WMC issued a special Supreme Court edition of its “Business Voice” magazine in advance of the election, with page after page warning that if Roggensack were to lose, “all of the reforms of Governor Scott Walker and the business community would hang in the balance.” WMC’s president described the group’s efforts to “elect ‘strict constructionist’ judges to the high court,” and Justice Ziegler penned an op-ed endorsing Roggensack.
Multiple Cases Before Supreme Court
If the four Republican justices step aside, they would lack the four-judge quorum needed to hear the case. Unlike most other states, Wisconsin does not have a mechanism for substituting retired jurists or court of appeals judges for justices who recuse themselves. That means that any decision by the Wisconsin Court of Appeals would be the last word.
There are at least four chances for the Wisconsin Supreme Court to decide the future of the investigation.
The major case is prosecutors’ appeal of an order from January quashing subpoenas issued to WiCFG, WMC, the Walker campaign, and Citizens for a Strong America. The Wisconsin Court of Appeals has been asked to review the decision, and the Walker campaign and two unnamed parties asked the Supreme Court to bypass the appellate court and take the case directly. If the Supreme Court declines the Walker campaign’s request, the case could still arrive before the state’s highest court on appeal from the Court of Appeals.
Separately, in February, unnamed parties filed a different challenge to the probe directly with the Wisconsin Supreme Court. If the Court doesn’t accept their petition — which was filed under seal — it will end there.
Additionally, last November three unnamed parties asked a Wisconsin appellate court to halt the case on procedural grounds, which that court declined to do; an appeal is now pending before the Wisconsin Supreme Court. If the Supreme Court declines the case, the challenge will end.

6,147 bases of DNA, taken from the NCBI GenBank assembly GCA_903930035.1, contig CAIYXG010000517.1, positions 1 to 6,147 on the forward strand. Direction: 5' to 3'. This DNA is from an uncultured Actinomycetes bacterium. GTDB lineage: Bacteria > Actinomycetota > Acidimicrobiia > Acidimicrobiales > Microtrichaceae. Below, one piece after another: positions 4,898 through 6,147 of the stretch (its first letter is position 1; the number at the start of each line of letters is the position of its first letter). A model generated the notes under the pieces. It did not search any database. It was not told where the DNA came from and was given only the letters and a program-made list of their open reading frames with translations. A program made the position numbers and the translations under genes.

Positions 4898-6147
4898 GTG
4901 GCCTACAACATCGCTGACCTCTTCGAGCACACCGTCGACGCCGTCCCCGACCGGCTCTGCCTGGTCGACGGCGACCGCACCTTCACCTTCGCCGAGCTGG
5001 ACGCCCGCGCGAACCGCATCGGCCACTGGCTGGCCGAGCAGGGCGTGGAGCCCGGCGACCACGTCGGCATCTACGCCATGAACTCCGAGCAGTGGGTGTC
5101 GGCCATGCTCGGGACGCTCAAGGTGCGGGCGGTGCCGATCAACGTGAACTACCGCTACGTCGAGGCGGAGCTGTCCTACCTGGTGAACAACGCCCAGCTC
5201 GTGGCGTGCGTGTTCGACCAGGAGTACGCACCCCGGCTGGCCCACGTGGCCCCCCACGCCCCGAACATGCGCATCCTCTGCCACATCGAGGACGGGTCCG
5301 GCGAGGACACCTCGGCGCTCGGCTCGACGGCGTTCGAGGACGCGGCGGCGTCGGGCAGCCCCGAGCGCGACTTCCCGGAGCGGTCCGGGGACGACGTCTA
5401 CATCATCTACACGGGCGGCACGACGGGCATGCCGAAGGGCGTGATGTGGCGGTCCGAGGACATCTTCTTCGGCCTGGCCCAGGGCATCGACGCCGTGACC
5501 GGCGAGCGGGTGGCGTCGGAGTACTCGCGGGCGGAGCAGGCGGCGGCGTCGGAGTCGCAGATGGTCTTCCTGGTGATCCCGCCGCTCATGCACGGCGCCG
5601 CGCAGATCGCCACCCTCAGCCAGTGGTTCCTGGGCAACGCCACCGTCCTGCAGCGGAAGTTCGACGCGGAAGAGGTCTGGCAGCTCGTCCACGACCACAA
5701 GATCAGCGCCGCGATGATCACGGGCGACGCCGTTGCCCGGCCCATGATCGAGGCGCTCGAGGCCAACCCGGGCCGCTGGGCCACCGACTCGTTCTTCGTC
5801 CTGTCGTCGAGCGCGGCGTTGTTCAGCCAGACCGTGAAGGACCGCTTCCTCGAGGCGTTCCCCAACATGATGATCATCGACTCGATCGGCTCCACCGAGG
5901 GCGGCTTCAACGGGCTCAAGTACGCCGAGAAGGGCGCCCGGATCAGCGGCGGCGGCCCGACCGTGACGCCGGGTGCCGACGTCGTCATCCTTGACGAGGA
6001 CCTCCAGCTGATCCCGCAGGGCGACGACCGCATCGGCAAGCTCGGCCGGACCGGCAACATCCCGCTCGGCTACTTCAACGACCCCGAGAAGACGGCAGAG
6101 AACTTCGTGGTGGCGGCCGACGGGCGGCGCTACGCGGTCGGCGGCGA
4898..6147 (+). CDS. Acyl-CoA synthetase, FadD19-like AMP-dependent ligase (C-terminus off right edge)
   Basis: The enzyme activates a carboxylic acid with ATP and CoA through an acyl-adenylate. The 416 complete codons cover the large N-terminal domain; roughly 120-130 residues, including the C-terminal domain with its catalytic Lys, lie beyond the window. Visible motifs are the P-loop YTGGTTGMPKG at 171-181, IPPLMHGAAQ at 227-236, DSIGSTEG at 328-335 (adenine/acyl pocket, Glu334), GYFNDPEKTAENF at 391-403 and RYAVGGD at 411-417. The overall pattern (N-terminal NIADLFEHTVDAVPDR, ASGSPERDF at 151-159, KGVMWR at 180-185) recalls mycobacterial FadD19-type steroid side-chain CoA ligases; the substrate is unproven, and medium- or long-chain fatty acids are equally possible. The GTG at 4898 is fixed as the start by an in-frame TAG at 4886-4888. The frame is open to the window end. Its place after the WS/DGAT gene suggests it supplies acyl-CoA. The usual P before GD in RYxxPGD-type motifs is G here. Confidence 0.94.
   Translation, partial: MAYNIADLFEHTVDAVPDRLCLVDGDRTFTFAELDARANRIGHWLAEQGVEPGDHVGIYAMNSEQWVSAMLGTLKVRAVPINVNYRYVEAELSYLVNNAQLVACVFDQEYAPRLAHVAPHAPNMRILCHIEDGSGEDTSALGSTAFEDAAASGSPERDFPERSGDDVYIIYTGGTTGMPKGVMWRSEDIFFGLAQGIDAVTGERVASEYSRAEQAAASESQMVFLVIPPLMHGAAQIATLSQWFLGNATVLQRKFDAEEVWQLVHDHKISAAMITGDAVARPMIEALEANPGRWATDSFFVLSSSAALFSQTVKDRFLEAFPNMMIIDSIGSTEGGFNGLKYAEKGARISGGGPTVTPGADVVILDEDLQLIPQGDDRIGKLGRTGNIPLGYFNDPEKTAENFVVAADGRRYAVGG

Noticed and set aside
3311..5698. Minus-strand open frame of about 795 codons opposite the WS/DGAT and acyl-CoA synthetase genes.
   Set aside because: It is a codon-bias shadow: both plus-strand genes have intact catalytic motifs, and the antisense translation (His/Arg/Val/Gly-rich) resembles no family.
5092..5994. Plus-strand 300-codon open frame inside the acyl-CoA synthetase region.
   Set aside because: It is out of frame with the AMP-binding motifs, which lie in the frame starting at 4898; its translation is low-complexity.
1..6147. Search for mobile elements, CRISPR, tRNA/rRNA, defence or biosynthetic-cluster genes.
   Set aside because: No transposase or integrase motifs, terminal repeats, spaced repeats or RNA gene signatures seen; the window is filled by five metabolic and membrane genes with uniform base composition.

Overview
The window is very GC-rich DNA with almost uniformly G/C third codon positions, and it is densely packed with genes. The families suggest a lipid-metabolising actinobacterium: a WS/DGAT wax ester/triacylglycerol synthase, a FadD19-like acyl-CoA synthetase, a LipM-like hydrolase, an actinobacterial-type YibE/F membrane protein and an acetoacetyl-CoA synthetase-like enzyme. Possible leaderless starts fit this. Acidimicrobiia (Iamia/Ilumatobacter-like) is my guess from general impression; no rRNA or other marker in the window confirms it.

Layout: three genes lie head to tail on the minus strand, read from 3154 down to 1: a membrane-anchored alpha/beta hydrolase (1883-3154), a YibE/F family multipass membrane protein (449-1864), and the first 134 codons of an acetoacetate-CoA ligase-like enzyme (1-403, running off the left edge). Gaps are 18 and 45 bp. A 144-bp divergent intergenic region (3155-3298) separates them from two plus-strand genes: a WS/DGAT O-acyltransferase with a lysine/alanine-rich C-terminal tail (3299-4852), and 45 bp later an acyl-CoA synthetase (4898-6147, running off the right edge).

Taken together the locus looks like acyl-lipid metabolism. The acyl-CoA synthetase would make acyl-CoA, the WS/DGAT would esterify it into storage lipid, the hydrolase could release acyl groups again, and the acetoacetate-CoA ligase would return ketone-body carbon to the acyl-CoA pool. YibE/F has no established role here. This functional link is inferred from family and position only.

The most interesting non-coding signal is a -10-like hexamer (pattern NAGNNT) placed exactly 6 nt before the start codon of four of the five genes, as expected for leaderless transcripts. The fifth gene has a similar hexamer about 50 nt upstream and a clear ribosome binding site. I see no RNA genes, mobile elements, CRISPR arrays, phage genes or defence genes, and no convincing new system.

WiCFG has also filed another lawsuit in Waukesha County alleging that the Government Accountability Board should not have been involved in the investigation. That case could eventually be appealed up to the Supreme Court.
In each of those four cases, the four Republican justices will be presented with an opportunity to end a criminal investigation into the groups that elected them to the bench.
Sharp Rise in Spending on Judicial Elections Creates Opportunity for Conflict
The conflict facing the justices “is another example of the corrosive influence of spending” on judicial elections, Menendez told CMD.
This is a new problem. Wisconsin Supreme Court elections were relatively sleepy affairs until WMC went all-in on Justice Ziegler’s election in 2007, and the elections have been dominated by big money ever since.
The increase in spending on judicial races — and the accompanying conflicts for some justices — is part of a national trend. Judicial elections cost $56 million in the 2011-2012 election cycle, according to a report from Justice At Stake, the Brennan Center, and the National Institute on Money in State Politics.
The question of recusal in the current case “is the bitter harvest of a system where judges have to raise huge sums from parties who appear before them, and wealthy interest groups are spending millions to capture the courts,” said Bert Brandenburg, Executive Director of Justice at Stake.